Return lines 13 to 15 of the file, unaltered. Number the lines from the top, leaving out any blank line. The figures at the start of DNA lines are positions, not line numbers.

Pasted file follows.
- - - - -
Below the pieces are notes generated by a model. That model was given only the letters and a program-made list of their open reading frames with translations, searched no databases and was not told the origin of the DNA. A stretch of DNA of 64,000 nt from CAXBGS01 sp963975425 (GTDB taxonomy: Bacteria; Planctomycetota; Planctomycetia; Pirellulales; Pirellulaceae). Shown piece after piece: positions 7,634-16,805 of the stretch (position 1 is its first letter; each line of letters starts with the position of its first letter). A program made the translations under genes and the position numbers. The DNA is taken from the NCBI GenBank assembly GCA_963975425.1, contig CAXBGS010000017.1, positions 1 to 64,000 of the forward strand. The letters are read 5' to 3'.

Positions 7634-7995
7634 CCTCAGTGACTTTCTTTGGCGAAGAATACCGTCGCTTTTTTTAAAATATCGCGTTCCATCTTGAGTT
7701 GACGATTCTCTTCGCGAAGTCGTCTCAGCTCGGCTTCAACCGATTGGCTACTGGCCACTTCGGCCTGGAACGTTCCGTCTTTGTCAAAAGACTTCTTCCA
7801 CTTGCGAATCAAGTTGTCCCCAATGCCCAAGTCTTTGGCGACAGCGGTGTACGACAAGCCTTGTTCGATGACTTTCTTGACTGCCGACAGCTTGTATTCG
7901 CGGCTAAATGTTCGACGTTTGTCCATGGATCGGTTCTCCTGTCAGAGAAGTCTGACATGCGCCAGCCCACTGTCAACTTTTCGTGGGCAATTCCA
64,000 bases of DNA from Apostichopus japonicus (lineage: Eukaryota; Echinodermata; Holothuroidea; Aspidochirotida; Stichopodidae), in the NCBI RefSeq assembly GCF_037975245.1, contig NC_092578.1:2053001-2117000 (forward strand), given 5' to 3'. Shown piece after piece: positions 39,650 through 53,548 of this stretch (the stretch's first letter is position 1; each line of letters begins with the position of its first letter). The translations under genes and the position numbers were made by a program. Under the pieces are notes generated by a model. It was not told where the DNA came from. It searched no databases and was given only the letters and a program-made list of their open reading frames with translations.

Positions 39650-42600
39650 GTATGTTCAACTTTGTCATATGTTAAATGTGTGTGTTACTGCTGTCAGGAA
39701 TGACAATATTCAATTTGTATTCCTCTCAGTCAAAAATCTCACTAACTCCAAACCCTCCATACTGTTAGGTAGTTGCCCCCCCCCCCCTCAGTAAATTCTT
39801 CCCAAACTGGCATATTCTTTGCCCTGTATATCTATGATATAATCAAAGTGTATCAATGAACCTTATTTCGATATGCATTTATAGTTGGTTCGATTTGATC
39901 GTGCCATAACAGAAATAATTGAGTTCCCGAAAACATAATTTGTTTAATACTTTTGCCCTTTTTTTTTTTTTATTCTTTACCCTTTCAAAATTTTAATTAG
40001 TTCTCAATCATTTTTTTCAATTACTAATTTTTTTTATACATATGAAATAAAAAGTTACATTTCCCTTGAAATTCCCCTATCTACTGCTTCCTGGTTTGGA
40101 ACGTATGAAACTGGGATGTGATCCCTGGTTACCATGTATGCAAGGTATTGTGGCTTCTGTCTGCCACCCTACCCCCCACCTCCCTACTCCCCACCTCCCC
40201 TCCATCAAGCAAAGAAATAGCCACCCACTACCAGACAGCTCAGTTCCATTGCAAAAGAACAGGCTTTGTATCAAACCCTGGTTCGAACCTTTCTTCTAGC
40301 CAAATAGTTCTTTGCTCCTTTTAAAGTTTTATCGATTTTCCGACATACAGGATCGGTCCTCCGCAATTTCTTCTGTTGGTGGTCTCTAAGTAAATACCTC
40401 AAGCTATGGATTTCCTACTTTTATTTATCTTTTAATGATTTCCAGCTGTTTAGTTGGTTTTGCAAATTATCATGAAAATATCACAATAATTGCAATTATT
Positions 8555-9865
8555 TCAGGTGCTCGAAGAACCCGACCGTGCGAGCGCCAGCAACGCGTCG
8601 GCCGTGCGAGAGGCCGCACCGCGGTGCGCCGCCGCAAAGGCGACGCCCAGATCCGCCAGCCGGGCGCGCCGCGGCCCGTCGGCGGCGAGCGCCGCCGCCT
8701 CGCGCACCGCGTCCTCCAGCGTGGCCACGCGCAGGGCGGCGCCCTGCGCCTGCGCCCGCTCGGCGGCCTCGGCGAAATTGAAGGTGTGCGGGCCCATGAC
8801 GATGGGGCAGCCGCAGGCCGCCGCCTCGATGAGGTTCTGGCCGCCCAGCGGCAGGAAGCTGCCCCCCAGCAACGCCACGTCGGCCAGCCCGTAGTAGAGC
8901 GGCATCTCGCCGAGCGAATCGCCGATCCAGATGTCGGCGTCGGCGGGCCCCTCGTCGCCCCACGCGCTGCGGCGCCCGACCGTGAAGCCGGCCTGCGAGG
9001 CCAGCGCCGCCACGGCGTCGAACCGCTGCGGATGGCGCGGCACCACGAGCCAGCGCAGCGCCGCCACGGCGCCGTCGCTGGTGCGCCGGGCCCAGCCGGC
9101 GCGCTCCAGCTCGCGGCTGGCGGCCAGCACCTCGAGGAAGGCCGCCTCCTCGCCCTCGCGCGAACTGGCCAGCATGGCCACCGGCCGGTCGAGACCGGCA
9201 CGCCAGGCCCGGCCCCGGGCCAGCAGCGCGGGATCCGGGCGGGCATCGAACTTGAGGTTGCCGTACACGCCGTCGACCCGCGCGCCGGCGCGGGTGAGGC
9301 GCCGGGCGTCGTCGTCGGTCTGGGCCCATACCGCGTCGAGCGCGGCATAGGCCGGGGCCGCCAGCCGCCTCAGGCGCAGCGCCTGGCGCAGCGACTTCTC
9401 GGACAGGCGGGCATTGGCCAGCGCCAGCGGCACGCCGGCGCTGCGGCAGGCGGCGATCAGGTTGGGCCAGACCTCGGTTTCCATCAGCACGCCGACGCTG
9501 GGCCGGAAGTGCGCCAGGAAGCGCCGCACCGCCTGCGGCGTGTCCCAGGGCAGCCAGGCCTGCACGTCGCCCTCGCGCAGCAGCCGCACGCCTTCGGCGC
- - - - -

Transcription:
40001 TTCTCAATCATTTTTTTCAATTACTAATTTTTTTTATACATATGAAATAAAAAGTTACATTTCCCTTGAAATTCCCCTATCTACTGCTTCCTGGTTTGGA
40101 ACGTATGAAACTGGGATGTGATCCCTGGTTACCATGTATGCAAGGTATTGTGGCTTCTGTCTGCCACCCTACCCCCCACCTCCCTACTCCCCACCTCCCC
40201 TCCATCAAGCAAAGAAATAGCCACCCACTACCAGACAGCTCAGTTCCATTGCAAAAGAACAGGCTTTGTATCAAACCCTGGTTCGAACCTTTCTTCTAGC